September 28, 2012

Supreme Court Asked to Review Gene Patent Challenge (Again)

The plaintiffs have filed a petition for certiorari with the Supreme Court in the ongoing gene patent challenge, Association for Molecular Pathology v. U.S. Patent and Trademark Office et al. (AMP v. USPTO). The litigation centers on whether genes and methods for their use qualify as patentable subject matter. The doctrine of patentable subject matter asks whether a patent fits into the kinds of inventions that are eligible for patenting or whether it goes too far and extends into the impermissible categories of "abstract ideas, natural phenomena and laws of nature;" more background here. The Supreme Court had previously been asked to hear the case, but then remanded the case back to the Federal Circuit in view of the Mayo v. Prometheus (a patent to a method of drug treatment) decision that they had just handed down. In their decision this summer, the Federal Circuit upheld the patent claims to genes, rejecting arguments that such patents covered products or laws of nature. In the opinion authored by Judge Lourie, the court relied on the chemical differences between native and isolated DNA to find enough structural differences to confer patent eligibility. In her concurrence, Judge Moore also cited the reliance interests held by existing patentees and the biotechnology industry as a reason for not undoing decades of patenting. The new petition argues that Supreme Court precedent supports their view that the function of a molecule is paramount in the analysis comparing native to isolated; they argue that the isolated gene maintains the functions of native DNA and therefore cannot not be patentable. The petition also advances a First Amendment basis for not patenting genes (the patent interfering with a right to use information) and revives another source of dispute in this case, which is over which parties in this complex coalition of plaintiffs have the standing to sue. We could get a decision on whether the Supreme Court will take the case in the next few months. The Court has not heard a patentable subject matter case that involves molecular genetics since Diamond v. Chakrabarty in 1980. However, that case involved a genetically engineered organism (a bacterium), while this case centers on isolated genetic molecules - the genes.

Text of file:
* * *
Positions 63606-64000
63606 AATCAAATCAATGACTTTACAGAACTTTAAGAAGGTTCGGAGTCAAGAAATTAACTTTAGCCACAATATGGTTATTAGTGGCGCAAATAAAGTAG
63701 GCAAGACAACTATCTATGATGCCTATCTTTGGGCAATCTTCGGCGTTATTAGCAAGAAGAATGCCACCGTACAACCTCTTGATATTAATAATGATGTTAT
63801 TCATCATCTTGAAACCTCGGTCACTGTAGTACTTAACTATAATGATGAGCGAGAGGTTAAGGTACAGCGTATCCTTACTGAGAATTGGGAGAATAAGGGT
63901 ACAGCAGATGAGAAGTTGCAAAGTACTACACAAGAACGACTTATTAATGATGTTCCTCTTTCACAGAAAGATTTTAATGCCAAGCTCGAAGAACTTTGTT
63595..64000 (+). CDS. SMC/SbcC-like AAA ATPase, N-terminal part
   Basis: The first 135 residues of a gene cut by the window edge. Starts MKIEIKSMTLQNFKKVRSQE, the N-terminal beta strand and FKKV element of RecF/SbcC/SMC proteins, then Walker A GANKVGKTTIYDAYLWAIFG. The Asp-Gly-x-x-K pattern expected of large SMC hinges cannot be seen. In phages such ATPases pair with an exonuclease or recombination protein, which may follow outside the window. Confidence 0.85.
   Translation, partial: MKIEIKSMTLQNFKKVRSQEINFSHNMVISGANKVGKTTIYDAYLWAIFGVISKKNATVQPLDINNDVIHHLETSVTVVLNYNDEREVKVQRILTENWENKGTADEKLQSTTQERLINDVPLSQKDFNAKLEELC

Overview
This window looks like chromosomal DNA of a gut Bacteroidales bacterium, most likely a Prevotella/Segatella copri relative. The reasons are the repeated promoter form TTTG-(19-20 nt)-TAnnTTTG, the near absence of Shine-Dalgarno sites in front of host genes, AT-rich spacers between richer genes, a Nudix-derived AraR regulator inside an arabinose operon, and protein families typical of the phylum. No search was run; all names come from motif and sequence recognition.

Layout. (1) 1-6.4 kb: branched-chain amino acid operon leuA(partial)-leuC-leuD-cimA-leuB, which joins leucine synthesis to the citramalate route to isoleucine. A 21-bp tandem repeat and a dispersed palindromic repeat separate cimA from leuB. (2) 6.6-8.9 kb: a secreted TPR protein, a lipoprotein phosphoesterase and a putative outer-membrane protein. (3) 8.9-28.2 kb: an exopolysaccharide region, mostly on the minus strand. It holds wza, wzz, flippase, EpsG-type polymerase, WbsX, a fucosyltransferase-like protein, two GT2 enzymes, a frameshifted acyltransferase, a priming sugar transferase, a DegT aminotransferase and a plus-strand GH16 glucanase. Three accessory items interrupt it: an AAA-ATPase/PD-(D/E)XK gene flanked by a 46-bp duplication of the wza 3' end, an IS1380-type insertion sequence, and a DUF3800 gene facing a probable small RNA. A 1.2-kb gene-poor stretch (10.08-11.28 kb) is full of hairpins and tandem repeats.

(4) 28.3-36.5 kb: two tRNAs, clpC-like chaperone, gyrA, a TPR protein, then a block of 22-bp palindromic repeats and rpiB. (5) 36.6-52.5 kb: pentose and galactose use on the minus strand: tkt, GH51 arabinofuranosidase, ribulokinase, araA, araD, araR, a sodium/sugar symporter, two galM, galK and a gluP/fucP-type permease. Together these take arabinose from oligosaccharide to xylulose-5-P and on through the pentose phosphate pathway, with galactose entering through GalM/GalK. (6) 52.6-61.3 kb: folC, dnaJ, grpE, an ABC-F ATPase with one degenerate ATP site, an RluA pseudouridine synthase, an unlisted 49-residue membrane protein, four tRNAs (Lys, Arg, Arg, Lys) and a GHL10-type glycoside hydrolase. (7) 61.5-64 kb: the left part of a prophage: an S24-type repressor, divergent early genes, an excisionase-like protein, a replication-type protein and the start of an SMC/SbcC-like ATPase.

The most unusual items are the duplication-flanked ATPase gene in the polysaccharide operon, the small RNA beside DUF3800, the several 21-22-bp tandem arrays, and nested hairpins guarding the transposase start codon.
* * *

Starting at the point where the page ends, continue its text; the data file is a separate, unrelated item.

September 20, 2012

EFF Asks 9th Circuit to Consider ENCODE Research in Haskell v. Harris DNA Database Challenge

The recent release of 30 research papers, collectively describing the results from the ENCODE project, prompted headlines around the country characterizing this as a milestone in genetic research. As a follow-on project to the release of the original Human Genome Project sequence (which focused on the genes), the ENCODE project attempts to identify what the rest of the DNA in our genome – the so-called “junk” – is doing. It’s already known that only about 1% of the human genome actually contains the genes. What are the rest of the 3 billion bases for?  “Junk DNA” was never an accurate or worthy title for it – it simply revealed the state of ignorance about the human genome. Now, the ENCODE consortium reports its further annotation of human DNA – they were able to “assign biochemical functions for 80% of the genome.” They “systematically mapped regions of transcription, transcription factor association, chromatin structure and histone modification.” This work begins to detail the underlying genetic switching mechanisms that operate behind the scenes in the genome and "regulate" how genes are expressed. No one doubts that nature is likely to have retained much of the DNA in our genome because of its usefulness. However, it's not clear that the ENCODE project, in cataloguing the signals from any biochemical event to describe "function," has yet produced a map with high genetic resolution. The Human Genome project - writ large - continues to unfold. However, the legal system has made use of DNA identification technologies that were developed from current genetic knowlege. If we look for any impact on the uses of DNA sequence information in the law, several consequences of the ENCODE research emerge. First, in using DNA as a forensic tool – relying on individuality in sequence to create a personally distinguishable identifier – criminal (and other) law has come to rely on a consensus use of a set of DNA sites (the STR (short tandem repeat) loci, retained in the FBI CODIS database) that were chosen because they offered variation but minimal biological information. Thus, these DNA sites could be used for forensic comparison while revealing very little about an actual person; that fact minimized any privacy invasion from use of these markers. In theory, they capture genotype differences without revealing critical phenotypic information. It was already known, for example, that some of the STR sites were found in an intragenic region – e.g., CSF1P0 maps to an intron – but these sites were not considered informative for any particular trait or condition. Could these STR sites now now be recharacterized as informative – and could they reveal more about the phenotype of an individual? My colleague, David Kaye, has more thoughts on ENCODE and "junk DNA."  Practically, might the STR loci now be susceptible to a more critical look when a 4th Amendment-based privacy interest in invoked to challenge a government DNA database?